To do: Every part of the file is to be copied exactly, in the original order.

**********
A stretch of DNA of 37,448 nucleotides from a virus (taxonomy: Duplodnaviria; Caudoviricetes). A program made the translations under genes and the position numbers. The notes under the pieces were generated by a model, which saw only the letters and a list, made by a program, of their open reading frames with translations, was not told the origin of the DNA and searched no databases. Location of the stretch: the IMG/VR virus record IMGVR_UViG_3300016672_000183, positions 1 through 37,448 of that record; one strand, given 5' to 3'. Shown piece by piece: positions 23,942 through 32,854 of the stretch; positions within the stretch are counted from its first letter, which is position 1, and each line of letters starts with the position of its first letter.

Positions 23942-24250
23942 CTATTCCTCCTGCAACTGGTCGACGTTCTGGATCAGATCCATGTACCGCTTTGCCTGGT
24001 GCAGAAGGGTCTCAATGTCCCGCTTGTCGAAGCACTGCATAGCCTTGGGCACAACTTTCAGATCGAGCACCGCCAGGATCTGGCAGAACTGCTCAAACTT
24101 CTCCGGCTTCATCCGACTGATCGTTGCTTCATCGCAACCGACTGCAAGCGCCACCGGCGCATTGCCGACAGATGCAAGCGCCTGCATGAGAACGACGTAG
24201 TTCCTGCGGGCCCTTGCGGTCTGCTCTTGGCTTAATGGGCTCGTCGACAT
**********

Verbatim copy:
A stretch of DNA of 37,448 nucleotides from a virus (taxonomy: Duplodnaviria; Caudoviricetes). A program made the translations under genes and the position numbers. The notes under the pieces were generated by a model, which saw only the letters and a list, made by a program, of their open reading frames with translations, was not told the origin of the DNA and searched no databases. Location of the stretch: the IMG/VR virus record IMGVR_UViG_3300016672_000183, positions 1 through 37,448 of that record; one strand, given 5' to 3'. Shown piece by piece: positions 23,942 through 32,854 of the stretch; positions within the stretch are counted from its first letter, which is position 1, and each line of letters starts with the position of its first letter.

Positions 23942-24250
23942 CTATTCCTCCTGCAACTGGTCGACGTTCTGGATCAGATCCATGTACCGCTTTGCCTGGT
24001 GCAGAAGGGTCTCAATGTCCCGCTTGTCGAAGCACTGCATAGCCTTGGGCACAACTTTCAGATCGAGCACCGCCAGGATCTGGCAGAACTGCTCAAACTT
24101 CTCCGGCTTCATCCGACTGATCGTTGCTTCATCGCAACCGACTGCAAGCGCCACCGGCGCATTGCCGACAGATGCAAGCGCCTGCATGAGAACGACGTAG
24201 TTCCTGCGGGCCCTTGCGGTCTGCTCTTGGCTTAATGGGCTCGTCGACAT